high enough. His films may not be flashy or considered incredible directorial achievements, but in their own way they are great achievements because he has created a class of films that explore the American people in life, death, and always adding rich and dark comedy, as life always seems to do. The Descendants is yet another notch in Payne's belt, and yet another great portrait of real people in real situations. Payne also brought out the best in George Clooney an actor I respect, but I also feel relies on his charm to overcome a lot on screen. There is a certain amount of that in The Descendants, as always, but Clooney, who has always done well at comedy, also hits his dramatic and emotional notes with ease. He is the heart and soul of The Descendants, and he does probably his best acting work to date by embracing his role. Another standout among the cast was Shailene Woodley, who narrowly missed out on an Oscar nomination for the role. Up until this role she was best known for her work on the TV show The Secret Life of the American Teenager, which is not something to necessarily to be proud of. But her fiery and complicated part in this film showed the world her incredible talents and since then has continued to shine in films such as The Spectacular Now and The Fault in Our Stars, and is now a huge box office star thanks to Divergent. The cast was great, but in the end the credit and the success goes full circle back to Payne. He doesn't make too many films, in the last decade, only three. But when he does, he knocks it out the park.
27. Beasts of the Southern Wild (2012) - Beasts of the Southern Wild was the little indie that could. It was made on a practically nonexistent budget by a young filmmaker with completely unknown actors. The fact that this film went on to earn four Oscar nominations including Best Picture, Best Director, and Best Actress is a true testament to the power and the vision behind this piece. When Benh Zeitlin got the last slot for Best Director in early 2013, there was an audible gasp in the crowd, and I'm sure there were plenty more around the world. But if you go back and watch Beasts of the Southern Wild, it is not hard to see why the Directors Branch found love for the film. It is gritty, most likely due to the low budget, but there are some incredible shots, the vision is bold and inventive, and honestly, it is hard to tell that this is his first full-length
film. Little Quvenzhane Wallis has become a movie star thanks to her role here, and Dwight Henry got a lot of positive buzz off of his role. Both were completely unknown actors that brought an authenticity to the screen, but you never once doubted their skill and talent. Both are clearly talented actors, and with Benh Zeitlin's skill they were able to give powerful and magnetic performances, even though it was their first time at bat. But Zeitlin, and his co-screenwriter Lucy Alibar, deserve most of the credit for Beasts of the Southern Wild's success. They beautifully constructed a not-so-distant future that speaks to a number of issues including poverty, climate change, and growing-up. They also shrouded their story in darkness so that hope and courage, in the form of Hushpuppy, could find the light. It was an exuberant film experience, a pitch-perfect Southern noir that came from nothing, and became a profound hit, and one of the best films of the decade.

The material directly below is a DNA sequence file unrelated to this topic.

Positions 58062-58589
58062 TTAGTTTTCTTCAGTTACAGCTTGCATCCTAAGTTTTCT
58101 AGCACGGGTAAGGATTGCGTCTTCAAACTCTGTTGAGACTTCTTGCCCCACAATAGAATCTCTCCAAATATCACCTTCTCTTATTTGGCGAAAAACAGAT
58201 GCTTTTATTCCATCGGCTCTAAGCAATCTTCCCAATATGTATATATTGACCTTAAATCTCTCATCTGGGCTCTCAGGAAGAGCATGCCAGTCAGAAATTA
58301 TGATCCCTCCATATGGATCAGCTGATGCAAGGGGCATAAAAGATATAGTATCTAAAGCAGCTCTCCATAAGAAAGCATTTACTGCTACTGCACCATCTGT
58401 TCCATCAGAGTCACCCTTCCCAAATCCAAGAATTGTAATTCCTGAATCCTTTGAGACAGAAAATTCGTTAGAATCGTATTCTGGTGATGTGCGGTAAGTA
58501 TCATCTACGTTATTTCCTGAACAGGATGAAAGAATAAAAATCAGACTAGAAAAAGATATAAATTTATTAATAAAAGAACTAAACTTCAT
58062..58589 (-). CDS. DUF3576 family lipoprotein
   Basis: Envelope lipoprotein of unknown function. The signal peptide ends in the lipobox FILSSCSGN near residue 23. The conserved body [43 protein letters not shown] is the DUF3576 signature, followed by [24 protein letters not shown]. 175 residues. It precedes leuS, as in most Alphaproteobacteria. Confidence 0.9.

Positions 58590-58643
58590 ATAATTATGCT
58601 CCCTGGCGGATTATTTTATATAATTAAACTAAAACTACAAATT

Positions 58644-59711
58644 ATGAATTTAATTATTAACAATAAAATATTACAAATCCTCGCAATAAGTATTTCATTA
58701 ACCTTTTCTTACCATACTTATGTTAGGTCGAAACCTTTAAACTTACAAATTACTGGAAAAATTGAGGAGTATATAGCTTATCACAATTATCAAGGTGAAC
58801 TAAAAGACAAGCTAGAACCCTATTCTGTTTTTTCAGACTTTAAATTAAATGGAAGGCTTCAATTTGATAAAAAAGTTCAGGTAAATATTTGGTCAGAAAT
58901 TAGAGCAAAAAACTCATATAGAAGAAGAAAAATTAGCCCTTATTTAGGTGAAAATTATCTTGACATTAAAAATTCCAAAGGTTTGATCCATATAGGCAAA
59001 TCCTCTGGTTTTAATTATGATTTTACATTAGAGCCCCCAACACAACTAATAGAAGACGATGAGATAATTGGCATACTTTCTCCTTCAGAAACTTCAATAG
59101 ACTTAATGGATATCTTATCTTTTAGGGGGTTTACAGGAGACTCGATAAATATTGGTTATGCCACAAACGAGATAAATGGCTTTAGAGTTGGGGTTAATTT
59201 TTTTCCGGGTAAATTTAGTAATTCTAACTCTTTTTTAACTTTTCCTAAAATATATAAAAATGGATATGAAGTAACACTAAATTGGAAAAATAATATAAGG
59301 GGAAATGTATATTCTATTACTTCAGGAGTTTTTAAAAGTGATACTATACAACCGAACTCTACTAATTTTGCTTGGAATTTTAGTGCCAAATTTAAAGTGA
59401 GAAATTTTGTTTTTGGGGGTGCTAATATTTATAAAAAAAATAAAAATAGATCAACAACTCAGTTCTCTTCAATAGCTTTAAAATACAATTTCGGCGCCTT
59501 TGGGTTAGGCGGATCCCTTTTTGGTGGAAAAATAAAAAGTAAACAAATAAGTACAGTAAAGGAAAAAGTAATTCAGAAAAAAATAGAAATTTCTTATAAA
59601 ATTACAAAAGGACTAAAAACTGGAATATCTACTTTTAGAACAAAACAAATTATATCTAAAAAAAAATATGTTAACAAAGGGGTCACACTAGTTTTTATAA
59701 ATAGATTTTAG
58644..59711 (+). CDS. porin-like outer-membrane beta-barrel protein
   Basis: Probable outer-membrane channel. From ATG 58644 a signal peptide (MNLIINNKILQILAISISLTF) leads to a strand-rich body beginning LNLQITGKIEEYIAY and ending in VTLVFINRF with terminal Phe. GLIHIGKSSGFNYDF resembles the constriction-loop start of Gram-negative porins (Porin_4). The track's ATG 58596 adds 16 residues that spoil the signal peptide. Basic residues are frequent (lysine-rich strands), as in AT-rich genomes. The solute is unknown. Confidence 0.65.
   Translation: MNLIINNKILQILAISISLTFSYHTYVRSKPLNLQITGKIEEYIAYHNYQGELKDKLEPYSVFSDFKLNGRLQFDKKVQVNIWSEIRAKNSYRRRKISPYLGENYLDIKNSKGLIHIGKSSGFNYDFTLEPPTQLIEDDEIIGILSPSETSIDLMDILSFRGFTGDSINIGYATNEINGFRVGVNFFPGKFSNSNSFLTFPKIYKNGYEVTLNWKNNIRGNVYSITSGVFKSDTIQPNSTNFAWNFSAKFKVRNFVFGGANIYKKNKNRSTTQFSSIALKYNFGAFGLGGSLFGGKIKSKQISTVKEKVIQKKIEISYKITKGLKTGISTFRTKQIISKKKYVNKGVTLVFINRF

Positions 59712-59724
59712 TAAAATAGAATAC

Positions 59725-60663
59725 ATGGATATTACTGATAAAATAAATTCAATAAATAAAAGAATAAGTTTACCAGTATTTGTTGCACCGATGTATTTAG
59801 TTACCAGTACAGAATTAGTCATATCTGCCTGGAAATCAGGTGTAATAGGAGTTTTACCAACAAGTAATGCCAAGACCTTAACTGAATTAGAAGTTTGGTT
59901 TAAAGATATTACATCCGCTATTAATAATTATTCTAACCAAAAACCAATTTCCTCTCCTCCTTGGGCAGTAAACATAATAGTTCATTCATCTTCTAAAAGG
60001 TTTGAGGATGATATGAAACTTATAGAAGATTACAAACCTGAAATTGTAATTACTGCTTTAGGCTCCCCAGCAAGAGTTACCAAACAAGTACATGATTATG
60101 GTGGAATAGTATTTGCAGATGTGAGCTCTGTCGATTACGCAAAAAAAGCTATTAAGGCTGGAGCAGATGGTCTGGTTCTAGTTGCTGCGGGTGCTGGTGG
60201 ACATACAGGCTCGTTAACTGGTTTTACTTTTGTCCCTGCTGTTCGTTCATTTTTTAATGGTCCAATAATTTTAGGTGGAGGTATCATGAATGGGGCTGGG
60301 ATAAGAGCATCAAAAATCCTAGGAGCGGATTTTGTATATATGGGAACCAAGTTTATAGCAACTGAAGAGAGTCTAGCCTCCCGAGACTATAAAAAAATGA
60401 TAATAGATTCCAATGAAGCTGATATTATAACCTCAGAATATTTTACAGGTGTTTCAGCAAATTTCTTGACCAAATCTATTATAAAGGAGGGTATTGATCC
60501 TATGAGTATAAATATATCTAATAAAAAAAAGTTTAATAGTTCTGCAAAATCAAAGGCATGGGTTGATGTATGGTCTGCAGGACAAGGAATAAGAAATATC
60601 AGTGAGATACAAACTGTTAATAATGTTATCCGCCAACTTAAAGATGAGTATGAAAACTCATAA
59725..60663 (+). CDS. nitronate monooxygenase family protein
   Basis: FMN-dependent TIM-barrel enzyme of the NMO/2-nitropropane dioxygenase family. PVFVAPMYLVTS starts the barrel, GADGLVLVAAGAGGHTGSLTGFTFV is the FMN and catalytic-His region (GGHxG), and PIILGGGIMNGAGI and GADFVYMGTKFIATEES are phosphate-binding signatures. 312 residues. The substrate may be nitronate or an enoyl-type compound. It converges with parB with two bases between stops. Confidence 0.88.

26. Moonrise Kingdom (2012) - This year, Wes Anderson finally earned his first Academy Award nomination for directing, and The Grand Budapest Hotel became the first film of his to earn a Best Picture nomination. For those of us who have been following Anderson's films and his career, these honors are a long time coming. Many of us also thought he might finally cross that threshold in 2012 with Moonrise Kingdom. Alas he did not, but he did earn another screenplay nomination, oh and he created one of his finest films to date. The biggest complaint that most people have about Wes Anderson films is that for all of their quirk, they seem to be lacking heart. Moonrise Kingdom, a sweet tale of young love and rebellion, was the
first film that finally silenced his critics. Don't get me wrong, like all of his films, Moonrise Kingdom was wacky, clever, and quirky comedy that was a nice combination of funny and odd. Like all of his films, the cast was large and quite impressive. Edward Norton, Tilda Swinton, Bill Murray, Jason Schwartzman, Bruce Willis, Frances McDormand, and Bob Balaban make up the incredible adult cast, all of whom are on their A-Game. And new additions Jared Gilman and Kara Hayward play the young couple at the center of the film, and both clearly have a grasp of the Wes Anderson quirk. And of course, the cinematography, production design, setting, score, and costumes provide plenty of charming backgrounds that capture the unique aesthetic of its director's vision. But what sets Moonrise Kingdom apart, is its heart. It is not some cheesy or weepy heart-string tugger. But it has a layer of sweetness to it that adds just the right amount of depth to make Moonrise Kingdom Wes Anderson's most accessible, and probably best film to date (a close race with The Grand Budapest Hotel). It would have been nice to see him take home an Oscar, but one day he will, and when he does it will be a win that will surely resonate with film lovers around the world.